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MLSTONES

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Machine Learning String Tools for Operational and Network Security

Cyber security tools typically rely on algorithms that use legacy knowledge from prior events. For example, software analysis primarily employs hashing schemes to create unique identifiers for binary streams. Rule-based systems are used to find patterns in network transactions to indicate malicious intent. Such reliance on relatively fixed signatures does not foster resilience and adaptation in addressing sophisticated threats of today.

At PNNL, the MLSTONES project has developed a mathematical formulation and computational infrastructure for developing new similarity metrics for cyber entities such as network transactions, source code, and instructions executing on a processor. Similarity metrics allow one to characterize the unknown (real-time use) and infer inheritance history (forensic or attributional use). MLSTONES applications are implemented using data intensive computing to drive analysis at a high throughput.

MLSTONES draws on two mature mathematical disciplines to enable string analysis that does not rely on exact or regular expression matching, or manually derived rules. These disciplines are:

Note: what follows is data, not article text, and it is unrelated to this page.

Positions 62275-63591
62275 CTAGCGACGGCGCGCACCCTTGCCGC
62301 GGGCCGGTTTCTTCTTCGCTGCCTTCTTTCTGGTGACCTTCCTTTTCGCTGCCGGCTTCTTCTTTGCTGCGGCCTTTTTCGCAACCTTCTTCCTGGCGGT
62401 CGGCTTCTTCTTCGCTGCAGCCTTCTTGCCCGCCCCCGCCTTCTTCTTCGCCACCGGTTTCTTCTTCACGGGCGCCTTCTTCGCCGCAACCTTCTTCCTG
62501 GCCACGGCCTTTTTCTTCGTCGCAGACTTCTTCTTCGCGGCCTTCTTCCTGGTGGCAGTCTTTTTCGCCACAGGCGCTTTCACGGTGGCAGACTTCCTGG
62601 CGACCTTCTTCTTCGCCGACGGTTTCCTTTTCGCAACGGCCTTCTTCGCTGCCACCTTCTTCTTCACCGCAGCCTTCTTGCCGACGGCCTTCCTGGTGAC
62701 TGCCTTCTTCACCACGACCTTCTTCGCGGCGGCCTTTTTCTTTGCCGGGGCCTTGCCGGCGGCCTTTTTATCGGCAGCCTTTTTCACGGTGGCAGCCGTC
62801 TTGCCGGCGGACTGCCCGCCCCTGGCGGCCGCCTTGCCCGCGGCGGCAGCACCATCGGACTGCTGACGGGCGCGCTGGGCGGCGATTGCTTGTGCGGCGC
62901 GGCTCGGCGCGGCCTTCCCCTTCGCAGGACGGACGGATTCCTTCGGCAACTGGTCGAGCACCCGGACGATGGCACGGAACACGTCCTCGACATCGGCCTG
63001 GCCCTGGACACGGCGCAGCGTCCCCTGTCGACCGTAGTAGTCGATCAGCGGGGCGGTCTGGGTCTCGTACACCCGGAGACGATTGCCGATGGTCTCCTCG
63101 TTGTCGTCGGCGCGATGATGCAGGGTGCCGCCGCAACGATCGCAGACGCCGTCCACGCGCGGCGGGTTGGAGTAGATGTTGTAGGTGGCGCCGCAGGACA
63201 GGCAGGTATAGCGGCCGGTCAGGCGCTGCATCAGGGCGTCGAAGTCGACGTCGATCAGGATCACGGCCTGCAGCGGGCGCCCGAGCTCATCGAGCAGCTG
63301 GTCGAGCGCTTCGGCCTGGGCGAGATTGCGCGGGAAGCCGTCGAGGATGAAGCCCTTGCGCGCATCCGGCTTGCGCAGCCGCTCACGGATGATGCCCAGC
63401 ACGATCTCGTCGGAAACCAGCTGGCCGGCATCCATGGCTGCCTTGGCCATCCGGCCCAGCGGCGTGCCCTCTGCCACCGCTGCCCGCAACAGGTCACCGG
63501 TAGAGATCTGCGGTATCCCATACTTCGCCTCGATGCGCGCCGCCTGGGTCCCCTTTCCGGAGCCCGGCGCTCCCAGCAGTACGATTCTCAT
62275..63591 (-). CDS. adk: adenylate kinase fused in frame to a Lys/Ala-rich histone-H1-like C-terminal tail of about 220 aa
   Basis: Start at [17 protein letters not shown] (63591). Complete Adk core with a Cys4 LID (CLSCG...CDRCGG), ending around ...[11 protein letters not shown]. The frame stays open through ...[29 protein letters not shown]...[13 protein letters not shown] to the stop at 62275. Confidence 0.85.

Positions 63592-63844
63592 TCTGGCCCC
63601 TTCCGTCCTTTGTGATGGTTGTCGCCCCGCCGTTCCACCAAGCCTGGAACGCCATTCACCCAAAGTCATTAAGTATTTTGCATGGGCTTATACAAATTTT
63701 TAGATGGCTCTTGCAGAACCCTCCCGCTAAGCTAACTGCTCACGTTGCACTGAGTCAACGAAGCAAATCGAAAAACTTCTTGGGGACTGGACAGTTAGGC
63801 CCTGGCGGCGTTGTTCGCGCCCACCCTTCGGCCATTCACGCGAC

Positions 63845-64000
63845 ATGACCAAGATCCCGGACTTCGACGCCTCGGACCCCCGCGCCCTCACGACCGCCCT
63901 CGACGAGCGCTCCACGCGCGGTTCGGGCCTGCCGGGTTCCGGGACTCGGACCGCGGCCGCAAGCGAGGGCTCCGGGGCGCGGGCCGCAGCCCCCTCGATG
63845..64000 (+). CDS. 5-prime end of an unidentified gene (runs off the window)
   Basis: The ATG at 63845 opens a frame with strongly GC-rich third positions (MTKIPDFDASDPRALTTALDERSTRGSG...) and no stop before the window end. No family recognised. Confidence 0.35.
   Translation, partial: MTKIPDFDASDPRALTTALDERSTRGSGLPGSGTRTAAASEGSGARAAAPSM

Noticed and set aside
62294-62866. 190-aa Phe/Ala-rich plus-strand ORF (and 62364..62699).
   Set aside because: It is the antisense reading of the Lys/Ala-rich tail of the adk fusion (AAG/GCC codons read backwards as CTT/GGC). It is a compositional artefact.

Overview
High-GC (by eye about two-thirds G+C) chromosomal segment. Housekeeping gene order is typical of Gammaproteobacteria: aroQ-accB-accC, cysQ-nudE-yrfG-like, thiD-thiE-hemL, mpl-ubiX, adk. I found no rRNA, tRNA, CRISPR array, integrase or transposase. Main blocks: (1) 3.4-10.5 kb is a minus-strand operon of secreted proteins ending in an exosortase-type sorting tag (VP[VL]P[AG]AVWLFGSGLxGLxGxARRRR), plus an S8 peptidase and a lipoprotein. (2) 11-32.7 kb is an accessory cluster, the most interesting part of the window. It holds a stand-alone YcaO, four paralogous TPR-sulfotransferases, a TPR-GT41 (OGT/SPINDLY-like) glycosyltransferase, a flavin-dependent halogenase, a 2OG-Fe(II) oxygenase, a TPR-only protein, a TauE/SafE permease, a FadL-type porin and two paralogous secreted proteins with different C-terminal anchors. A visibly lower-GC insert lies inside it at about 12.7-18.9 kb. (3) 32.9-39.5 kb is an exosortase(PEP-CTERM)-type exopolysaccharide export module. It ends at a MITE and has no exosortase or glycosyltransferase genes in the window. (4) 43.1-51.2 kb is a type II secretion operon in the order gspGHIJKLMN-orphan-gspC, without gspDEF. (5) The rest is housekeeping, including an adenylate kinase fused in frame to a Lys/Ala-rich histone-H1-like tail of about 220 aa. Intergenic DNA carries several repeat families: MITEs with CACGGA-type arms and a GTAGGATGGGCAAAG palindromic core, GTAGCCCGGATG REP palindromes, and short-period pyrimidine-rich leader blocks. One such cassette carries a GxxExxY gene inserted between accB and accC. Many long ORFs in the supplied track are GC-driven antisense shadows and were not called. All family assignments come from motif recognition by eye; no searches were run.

• Bioinformatics: the analysis common inheritance of biological molecular sequences, and
  • Support vector machine classification: an example of supervised learning.


Their combination allows one to associate two non-exact strings with each other when they share a common ancestor by ‘learning’ complex patterns of similarity from training data. Translated to cyber security, this allows us to quantify the nearness of cyber ‘entities’ leading to applications in rapid characterization and forensics.


The MLSTONES infrastructure is poised to significantly advance predictive methods advancing them from rule-based, reactive strategies to proactive ones. If successful, this can shift the burden of complexity from the defender to the attacker, eliminating many actors who don’t have access to significant resources of time, money, and expertise.


Article Title: MLStones

Article Added: 2010/08/22

Category(s): Analytic Algorithms, Cyber Security



Last Update: 13 July 2011 | Pacific Northwest National Laboratory